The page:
Background Previous research shows associations of geographical density of alcohol outlets with a range of alcohol-related harms. Socioeconomic conditions that are associated with both outlet density and alcohol-related outcomes may confound many studies. We examined the association of outlet density with both consumption and harm throughout New Zealand while controlling for indicators of area deprivation and individual socioeconomic status (SES).
Methods Individual alcohol consumption and drinking consequences were measured in a 2007 national survey of 18–70 year olds (n=1925). All alcohol outlets in New Zealand were geocoded. Outlet density was the number of outlets of each type (off-licences (stores that sell alcoholic beverages for consumption elsewhere), bars, clubs, restaurants) within 1 km of a person's home. We modelled the association of outlet density with total consumption, binge drinking, risky drinking (above New Zealand guidelines) and two measures of effects (‘harms’ and ‘troubles’ due to drinking) in the previous year. Logistic regression and zero-inflated Poisson models were used, adjusting for sex, educational level, a deprivation index (NZDep06) and a rurality index.
Results No statistically significant association was seen between outlet density and either average alcohol consumption or risky drinking. Density of off-licences was positively associated with binge drinking, and density of all types of outlet was associated with alcohol-related harm scores, before and after adjustment for SES. Associations of off-licences and clubs with trouble scores were no longer statistically significant in the adjusted analysis.
Conclusions The positive associations seen between alcohol outlet density and both individual level binge drinking and alcohol-related problems appear to be independent of individual and neighbourhood SES. Reducing density of alcohol outlets may reduce alcohol-related harm among those who live nearby.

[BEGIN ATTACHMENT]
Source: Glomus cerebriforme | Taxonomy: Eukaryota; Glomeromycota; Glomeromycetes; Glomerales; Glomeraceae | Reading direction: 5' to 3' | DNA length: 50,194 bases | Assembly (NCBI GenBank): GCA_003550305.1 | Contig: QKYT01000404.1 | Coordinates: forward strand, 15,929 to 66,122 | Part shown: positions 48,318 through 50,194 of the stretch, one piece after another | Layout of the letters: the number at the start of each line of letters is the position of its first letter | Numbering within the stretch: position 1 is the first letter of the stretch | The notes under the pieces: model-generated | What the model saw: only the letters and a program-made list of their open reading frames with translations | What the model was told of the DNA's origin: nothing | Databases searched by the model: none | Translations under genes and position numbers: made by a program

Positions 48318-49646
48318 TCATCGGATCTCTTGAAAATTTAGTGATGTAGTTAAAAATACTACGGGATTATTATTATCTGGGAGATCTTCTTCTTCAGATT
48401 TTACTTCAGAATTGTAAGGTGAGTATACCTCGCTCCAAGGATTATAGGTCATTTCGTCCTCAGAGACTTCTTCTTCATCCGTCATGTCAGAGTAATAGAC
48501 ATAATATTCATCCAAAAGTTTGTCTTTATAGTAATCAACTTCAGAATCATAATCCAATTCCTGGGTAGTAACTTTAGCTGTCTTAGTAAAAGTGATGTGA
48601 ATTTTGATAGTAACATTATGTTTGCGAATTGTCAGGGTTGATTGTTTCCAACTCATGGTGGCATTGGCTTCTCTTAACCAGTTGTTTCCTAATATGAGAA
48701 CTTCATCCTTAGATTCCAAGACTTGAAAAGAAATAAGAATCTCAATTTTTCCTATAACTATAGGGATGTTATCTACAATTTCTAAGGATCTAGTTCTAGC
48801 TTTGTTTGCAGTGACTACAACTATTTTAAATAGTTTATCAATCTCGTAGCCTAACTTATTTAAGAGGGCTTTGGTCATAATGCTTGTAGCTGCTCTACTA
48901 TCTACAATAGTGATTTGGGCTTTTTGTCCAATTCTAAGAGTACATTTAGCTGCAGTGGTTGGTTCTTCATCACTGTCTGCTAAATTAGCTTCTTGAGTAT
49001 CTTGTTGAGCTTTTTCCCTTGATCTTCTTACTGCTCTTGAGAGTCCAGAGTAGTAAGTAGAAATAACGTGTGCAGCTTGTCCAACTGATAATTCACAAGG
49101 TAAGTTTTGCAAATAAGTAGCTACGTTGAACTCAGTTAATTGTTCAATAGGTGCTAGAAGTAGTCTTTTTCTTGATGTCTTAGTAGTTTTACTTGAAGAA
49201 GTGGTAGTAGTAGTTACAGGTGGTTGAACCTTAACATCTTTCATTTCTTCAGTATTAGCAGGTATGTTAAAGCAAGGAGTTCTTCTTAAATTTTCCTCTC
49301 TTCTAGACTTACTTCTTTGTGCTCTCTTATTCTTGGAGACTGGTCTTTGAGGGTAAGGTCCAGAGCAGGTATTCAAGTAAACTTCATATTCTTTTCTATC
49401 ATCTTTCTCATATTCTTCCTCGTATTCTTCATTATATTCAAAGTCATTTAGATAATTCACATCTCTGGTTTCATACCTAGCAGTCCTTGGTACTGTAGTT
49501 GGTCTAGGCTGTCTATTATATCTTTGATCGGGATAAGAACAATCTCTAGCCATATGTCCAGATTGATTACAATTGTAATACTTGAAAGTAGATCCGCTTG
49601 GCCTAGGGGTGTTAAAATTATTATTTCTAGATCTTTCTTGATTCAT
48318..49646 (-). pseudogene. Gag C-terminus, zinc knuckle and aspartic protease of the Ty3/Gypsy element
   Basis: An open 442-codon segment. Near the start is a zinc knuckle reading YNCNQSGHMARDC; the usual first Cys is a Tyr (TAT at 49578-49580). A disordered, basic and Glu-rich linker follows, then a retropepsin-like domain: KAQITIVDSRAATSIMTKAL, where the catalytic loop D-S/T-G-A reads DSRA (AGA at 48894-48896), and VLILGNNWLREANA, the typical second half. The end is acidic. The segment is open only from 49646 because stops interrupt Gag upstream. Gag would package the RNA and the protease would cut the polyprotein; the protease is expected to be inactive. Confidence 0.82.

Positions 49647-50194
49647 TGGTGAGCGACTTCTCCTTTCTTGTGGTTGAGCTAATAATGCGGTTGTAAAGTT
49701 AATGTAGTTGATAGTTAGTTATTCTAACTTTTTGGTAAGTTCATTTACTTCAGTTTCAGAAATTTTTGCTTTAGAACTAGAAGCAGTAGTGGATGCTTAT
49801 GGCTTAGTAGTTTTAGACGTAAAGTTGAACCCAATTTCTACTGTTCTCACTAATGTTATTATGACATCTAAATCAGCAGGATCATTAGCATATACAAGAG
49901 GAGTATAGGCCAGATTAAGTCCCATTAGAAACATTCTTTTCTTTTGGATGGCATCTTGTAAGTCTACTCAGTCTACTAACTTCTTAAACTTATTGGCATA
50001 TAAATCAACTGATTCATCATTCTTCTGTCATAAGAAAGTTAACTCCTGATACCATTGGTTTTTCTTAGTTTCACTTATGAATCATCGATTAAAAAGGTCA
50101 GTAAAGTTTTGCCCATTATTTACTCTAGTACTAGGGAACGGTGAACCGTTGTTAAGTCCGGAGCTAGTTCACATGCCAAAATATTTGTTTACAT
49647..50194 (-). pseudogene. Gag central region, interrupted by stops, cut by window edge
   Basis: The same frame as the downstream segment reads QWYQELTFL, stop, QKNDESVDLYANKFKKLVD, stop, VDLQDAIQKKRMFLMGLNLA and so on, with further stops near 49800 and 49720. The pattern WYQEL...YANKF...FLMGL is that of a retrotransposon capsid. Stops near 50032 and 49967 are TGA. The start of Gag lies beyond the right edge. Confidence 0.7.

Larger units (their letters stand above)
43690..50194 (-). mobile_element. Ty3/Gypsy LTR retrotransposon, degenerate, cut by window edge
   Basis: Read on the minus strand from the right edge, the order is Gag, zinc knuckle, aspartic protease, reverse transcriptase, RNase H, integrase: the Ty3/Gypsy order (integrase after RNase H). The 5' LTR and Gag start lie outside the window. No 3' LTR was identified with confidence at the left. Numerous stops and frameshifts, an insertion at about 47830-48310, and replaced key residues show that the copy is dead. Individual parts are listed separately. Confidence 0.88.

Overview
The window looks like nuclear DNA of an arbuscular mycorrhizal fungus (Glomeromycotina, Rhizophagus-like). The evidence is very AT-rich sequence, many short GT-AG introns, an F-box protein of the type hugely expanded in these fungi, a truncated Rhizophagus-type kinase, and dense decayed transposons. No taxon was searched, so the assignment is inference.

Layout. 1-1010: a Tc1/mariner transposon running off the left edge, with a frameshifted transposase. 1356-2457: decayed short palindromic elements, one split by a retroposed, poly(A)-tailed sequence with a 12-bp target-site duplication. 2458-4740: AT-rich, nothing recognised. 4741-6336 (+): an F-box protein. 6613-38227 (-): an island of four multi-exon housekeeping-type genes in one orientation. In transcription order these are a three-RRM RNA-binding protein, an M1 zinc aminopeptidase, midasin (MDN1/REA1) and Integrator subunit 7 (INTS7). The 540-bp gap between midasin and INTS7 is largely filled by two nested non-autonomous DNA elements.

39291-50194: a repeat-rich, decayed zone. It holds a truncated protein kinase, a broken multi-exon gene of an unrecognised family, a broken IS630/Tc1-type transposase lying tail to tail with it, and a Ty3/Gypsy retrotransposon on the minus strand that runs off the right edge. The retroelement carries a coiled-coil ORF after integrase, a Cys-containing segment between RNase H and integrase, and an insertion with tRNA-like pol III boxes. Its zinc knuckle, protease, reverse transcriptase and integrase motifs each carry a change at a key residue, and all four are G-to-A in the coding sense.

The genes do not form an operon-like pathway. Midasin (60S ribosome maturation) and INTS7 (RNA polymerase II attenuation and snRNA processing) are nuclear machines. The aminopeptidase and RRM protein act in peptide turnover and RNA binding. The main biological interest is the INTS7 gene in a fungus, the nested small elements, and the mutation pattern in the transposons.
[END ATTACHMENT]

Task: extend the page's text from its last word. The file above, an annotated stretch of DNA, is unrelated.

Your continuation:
- Alcohol consumption
- alcohol-related harm
- outlet density
- alcohol & health
- public health epidemiology
- spatial analysis
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- Alcohol consumption
- alcohol-related harm
- outlet density
- alcohol & health
- public health epidemiology
- spatial analysis
The nature of the link between the density of alcohol outlets and alcohol-related harm is of central interest to policymakers considering controls on alcohol availability. More than 50 research papers have been published since the early 1990s finding associations between the spatial density of alcohol outlets and levels of harm, particularly assault1–6 but also drink-driving and crashes,7–9 pedestrian injury,10 child abuse and neglect,11 intimate partner violence12 and loss of neighbourhood amenity.13 14 Most have a cross-sectional design, but there have been a few longitudinal studies. Some of these have demonstrated changes in assault rates accompanying changes in outlet density;15–17 one study showed a reduction in gonorrhoea incidence accompanying a dramatic reduction in alcohol outlets in Los Angeles18 and one study linked changes in numbers of bars and off-licences with changes in car crash injuries.19 Recent research by Livingston20 in Australia suggests a non-linear relationship between density of hotel (pub) licences and assault where the effect of each additional outlet increases with pre-existing outlet density.
A relationship between outlet density and actual alcohol consumption has been less clearly demonstrated with research to date producing mixed results (recently reviewed by Livingston et al21 and by Popova et al22). Some studies show a positive association of outlet density with level of consumption at an individual level23 24 or aggregate level,25 but there is inconsistency.26 In California, Pollack and colleagues27 found that while the most deprived neighbourhoods had substantially higher outlet density, highest consumption was in the least deprived neighbourhoods. Levels of alcohol-related harm were not measured.
A few studies have differentiated the effects of different types of outlets on alcohol-related harm. In particular, the density of restaurants has been associated with lower levels of assault2 and higher levels of drink driving,7 8 and density of off-licences has been reported to be associated with homicide in New Orleans3 and gun assault in Philadelphia.28 However, the nature of different types of outlets varies by context.6